Monday, March 12, 2007

Psicologia Evolutiva:Ciência ou Pseudociência?

December 3, 2005

Evolutionary Psychology: Science or Pseudoscience?

The field of evolutionary psychology is now decades old and some people believe it's here to stay. We don't think so. In fact, we think the general method constitutes a pseudoscience.

A typical "proof" paradigm in evolutionary psychology might be as follows (constructed by us for this text):

Because hoarding food would have increased chances for survival in lean times, our Pleistocene ancestors should have developed by natural selection an adaptive tendency to hoard food. Since the modern era is too close to the Pleistocene for any substantial biological evolution to have occurred, modern behavior should have strong Pleistocene adaptive components. One assumption is that universality of a behavior constitutes evidence of a biologically evolved adaptation. A current survey of 10,000 households in 50 states shows that on average, when economically possible, people tend to store excess food in quantity in kitchen cupboards. The hypothesis of evolution of this adaptive behavior by natural selection is thus considered to be confirmed.

Problems: Do we know enough about Pleistocene behavior to say that a survey of current behavior confirms anything about any Pleistocene evolutionary scheme? Are the conclusions here already implicit in the premises? Is universality of a behavior pattern evidence of biological evolutionary adaptation? Is this science or rhetoric?

Aside from questions about "confirmation", how is this game played? Apparently, the first thing is to do a small pilot survey of maybe 100 households. If one obtains results that contradict the hypothesis, one either puts the hypothesis in a drawer for "future study" and moves on to another proposed evolved Pleistocene adaptive behavior, or one looks for "faults" in the details of the survey sample or data gathering and repeats the study. The probability is high that eventually some behavioral survey will be made that "confirms" some Pleistocene evolutionary adaptation scheme. A much larger study is then designed and hopefully funded, and the general outcome is that advocates of the theoretical approach of evolutionary psychology will tend to publish research papers supporting their formulated hypotheses, and tend not to publish research papers that contradict biological determinism of particular behavior patterns.

The larger the survey that's published, the more likely, because of time and expense, that it will not be repeated or redesigned by others. Certainly at least not for a few years, often not for a decade or more. Meanwhile, the large study is touted in college courses and in the media as "evidence" for biological determinism of such things as human mating behavior, marriage relations, altruism, parenting, homicidal tendencies, gender-based social inequalities, and so on.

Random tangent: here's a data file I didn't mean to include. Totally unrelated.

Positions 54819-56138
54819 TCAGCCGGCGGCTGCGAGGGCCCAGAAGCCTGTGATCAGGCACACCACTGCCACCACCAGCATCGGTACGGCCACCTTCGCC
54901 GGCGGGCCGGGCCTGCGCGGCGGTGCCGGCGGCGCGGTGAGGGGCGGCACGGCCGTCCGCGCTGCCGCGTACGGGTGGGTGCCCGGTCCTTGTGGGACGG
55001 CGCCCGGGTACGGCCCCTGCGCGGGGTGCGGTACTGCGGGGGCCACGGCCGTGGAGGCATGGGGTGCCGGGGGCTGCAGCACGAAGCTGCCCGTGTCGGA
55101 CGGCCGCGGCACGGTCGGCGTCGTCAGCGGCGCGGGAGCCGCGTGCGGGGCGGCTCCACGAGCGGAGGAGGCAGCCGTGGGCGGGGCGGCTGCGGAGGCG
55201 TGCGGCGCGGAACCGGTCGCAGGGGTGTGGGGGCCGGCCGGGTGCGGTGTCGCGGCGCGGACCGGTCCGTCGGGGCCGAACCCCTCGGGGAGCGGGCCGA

Another approach, even more egregious, is to first do a pilot survey, get a small-sample determination of universality of some current behavior, call it an evolutionary "adaptation", concoct a Pleistocene story that explains why the behavior would evolve by natural selection, then do a larger sample study to "confirm" the evolutionary hypothesis.

As expected, at a number of campuses in the US, platoons of evolutionary psychology doctoral students are busy constructing evolutionary adaptation stories of human behavior as a prelude to designing their pilot thesis surveys. Or maybe in some cases some pilot thesis survey to identify the presence of a universal behavior pattern comes first and the evolutionary adaptation story follows.

A usual commentary is to emphasize the heuristic value of the general scientific approach, i.e., the approach at least produces new research. But is that enough? During the 50-year period 1920-1970, a similar research paradigm produced thousands of studies "derived" from psychoanalytic theory in psychology, the number of such studies dwindling to a trickle only after psychoanalytic theory went out of fashion. Yes, such heuristic approaches do produce new research and keep people busy and on salary. The question is, after the fashion passes and the sand is sifted, are we left with any substantive and enduring new knowledge?

Various proponents of evolutionary psychology talk of hypotheses "derived" from Darwinian theory. But there are really no derivations in any rigorous sense, merely speculations suggested by what are often simplistic Darwinian ideas.

The scientific problem here is that our ability to concoct a speculation about the behavior of Pleistocene humans that can be argued as consistent with biological determinism is not evidence of either Pleistocene behavior or biological determinism, but evidence only of our imaginative abilities to concoct such speculations, and studies of current human behaviors that are supposedly extensions of Pleistocene behavior add no substance to the mix of speculation, since the idea that any current behavior is an extension of Pleistocene behavior is also a speculation. In sum, evolutionary psychology is not even a "soft" science, it's a pseudoscience that endures as a fashion.

The main offering of evolutionary psychology consists merely of arguments that are plausibly consistent with elementary Darwinism coupled with simplistic speculations about Pleistocene adaptations. It's not enough. And the bleat that human behavior is complex provides no remedy for a pseudoscience of human psychology.

The idea that the social sciences can potentially benefit from more attention to human biology is valuable and should definitely be encouraged, especially in the training of social scientists. Whether or not some or all aspects of human behavior are the result of evolution by natural selection (as opposed to cultural consequences or some combination of the two sources of variables) is still an open question not yet handled adequately by any rigorous scientific approach. Certainly, applications of any current "results" of evolutionary psychology to public policy-making are at present not justified and potentially dangerous to society.